Every now and then science runs into what is called an “anomaly” – an event or observation that deviates from the rule, something that doesn’t make sense. If the anomaly cannot be explained by the current way of thinking – by the current paradigm – what usually happens is that scientists will say: “We cannot explain this as yet, but don’t worry. In time – when we gather more information – we will.” This attitude gives scientists a reason to ignore the anomaly and to postpone asking fundamental questions about their current way of thinking.
The late American physicist and expert in the history of science Thomas S. Kuhn, described a very interesting psychological experiment in his book The Structure of Scientific Revolutions (1962). Researchers Jerome Bruner and Leo Postman asked their subjects to identify playing cards on short and controlled exposure. Many of the cards were normal, but some were “anomalous”, like a red six of spades and a black four of hearts. When these cards were first exposed briefly they were almost always identified as normal. The black four of hearts was, for example, identified as the four of either spades or hearts. So the cards were immediately fitted into one of the conceptual categories based on prior experience.
When the subjects were exposed to the anomalous cards more often however, they began to hesitate. After having become aware of the anomaly it was not uncommon for the subjects to get irritated, confused or even distressed. Further increase of exposure resulted in still more hesitation and confusion until finally most subjects produced the correct identification without hesitation.
Over 100 years ago physics couldn’t ignore the enormous amounts of anomalies it was running into and eventually had to expand it’s old paradigm. The way quantum physics explained the Universe was completely different from how Sir Isaac Newton (father of the previous paradigm) had described it. No longer were we living in a giant mechanical clockwork, but in a sea of intelligent and interconnected energy. No longer were spirit and matter separated and no longer could spirit be denied as (at least partly) the force field behind creation. And no longer could we blame the Creator (or whoever else we point our fingers at) for our fates. We were now co-creators in an interconnected Universe.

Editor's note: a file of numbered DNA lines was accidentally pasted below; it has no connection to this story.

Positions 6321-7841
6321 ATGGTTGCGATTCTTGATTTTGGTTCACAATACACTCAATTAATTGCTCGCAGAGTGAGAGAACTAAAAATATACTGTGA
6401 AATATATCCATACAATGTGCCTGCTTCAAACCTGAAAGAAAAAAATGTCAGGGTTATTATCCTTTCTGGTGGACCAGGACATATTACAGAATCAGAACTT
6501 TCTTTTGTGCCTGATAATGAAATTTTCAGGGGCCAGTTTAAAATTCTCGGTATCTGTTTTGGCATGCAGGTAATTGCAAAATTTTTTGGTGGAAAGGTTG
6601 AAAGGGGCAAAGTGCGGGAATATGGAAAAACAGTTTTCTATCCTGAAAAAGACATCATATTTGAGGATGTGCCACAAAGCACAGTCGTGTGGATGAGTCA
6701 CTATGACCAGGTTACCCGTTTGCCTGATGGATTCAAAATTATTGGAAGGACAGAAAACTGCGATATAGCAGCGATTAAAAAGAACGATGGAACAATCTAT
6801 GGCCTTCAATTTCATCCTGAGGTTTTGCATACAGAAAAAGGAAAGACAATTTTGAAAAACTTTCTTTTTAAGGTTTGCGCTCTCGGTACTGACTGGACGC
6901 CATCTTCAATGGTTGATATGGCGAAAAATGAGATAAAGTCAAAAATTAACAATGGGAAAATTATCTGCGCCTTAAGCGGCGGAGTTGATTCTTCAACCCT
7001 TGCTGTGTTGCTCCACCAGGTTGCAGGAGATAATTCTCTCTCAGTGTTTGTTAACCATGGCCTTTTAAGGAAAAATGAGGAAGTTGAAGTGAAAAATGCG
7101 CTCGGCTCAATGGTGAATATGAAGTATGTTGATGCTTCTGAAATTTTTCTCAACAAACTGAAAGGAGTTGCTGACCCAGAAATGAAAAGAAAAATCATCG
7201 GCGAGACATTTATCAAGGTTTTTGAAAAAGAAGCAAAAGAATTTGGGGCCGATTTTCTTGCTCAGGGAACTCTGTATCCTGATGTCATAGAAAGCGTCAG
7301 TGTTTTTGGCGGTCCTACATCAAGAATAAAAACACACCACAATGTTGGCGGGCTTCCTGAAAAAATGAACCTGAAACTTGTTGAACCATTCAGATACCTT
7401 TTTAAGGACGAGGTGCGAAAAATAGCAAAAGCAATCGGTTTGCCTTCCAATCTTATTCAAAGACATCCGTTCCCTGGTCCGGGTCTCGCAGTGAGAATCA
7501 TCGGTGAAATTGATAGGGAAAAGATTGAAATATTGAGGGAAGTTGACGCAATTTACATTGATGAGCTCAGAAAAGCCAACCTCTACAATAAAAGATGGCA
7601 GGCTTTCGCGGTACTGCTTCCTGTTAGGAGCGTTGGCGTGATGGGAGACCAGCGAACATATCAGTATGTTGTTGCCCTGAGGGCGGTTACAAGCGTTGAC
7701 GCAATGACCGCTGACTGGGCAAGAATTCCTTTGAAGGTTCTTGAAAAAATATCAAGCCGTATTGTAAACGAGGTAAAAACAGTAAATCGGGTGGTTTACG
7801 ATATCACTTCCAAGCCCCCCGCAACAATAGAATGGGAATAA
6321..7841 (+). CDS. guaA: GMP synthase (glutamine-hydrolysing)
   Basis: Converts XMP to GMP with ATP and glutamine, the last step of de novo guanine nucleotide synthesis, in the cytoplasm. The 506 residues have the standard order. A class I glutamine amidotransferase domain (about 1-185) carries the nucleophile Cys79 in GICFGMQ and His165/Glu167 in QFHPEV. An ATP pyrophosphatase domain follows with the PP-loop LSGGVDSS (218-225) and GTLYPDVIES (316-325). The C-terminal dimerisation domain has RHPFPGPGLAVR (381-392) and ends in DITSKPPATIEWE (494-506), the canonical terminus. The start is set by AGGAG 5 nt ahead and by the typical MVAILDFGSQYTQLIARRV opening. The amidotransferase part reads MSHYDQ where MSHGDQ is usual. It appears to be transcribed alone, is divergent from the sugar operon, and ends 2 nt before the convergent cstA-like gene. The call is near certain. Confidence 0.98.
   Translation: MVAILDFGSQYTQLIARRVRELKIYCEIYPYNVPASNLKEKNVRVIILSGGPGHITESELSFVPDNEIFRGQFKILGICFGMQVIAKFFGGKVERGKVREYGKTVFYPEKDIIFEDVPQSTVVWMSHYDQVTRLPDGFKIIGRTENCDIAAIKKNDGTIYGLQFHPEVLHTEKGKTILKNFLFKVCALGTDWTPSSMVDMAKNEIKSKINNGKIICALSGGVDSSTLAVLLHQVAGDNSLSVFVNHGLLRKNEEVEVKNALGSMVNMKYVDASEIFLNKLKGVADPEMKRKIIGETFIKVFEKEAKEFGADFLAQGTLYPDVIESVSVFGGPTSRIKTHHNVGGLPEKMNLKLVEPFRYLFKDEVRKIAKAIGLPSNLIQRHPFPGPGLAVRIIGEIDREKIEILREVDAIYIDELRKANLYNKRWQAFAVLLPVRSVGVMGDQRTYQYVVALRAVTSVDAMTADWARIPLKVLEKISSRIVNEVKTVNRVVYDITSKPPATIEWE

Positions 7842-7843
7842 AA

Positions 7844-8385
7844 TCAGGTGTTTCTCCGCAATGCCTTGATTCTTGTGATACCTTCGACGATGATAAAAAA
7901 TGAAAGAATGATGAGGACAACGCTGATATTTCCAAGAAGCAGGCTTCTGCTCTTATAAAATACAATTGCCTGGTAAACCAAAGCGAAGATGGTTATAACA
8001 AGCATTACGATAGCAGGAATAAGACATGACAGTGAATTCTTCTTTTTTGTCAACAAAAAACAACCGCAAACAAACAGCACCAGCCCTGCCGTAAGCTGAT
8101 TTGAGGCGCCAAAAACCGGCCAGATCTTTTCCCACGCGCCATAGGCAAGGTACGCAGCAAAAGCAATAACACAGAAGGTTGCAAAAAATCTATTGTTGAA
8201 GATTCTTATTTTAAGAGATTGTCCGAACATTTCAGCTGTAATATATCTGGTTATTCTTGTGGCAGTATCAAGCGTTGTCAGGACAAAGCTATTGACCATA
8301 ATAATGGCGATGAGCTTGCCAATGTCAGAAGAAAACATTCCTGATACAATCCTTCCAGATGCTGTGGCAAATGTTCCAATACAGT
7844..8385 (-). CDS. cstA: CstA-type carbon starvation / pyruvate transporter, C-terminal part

One of the famous pioneers of the Quantum Theory paradigm was the Danish physicist Nils Bohr. After his scientific world view had been turned upside down and he realised the consequences, he said: “Anyone who is not shocked by Quantum Theory has not understood it.” How shocked are we? How shocked are you? How shocked am I?
Shock, confusion, irritation and distress are normal reactions when paradigms are challenged. But if we allow these emotions to happen – if we allow ourselves to question the paradigm and let the uncertainty and chaos be – then we give ourselves the opportunity to learn, to grow and to evolve as a species. Embrace the crisis!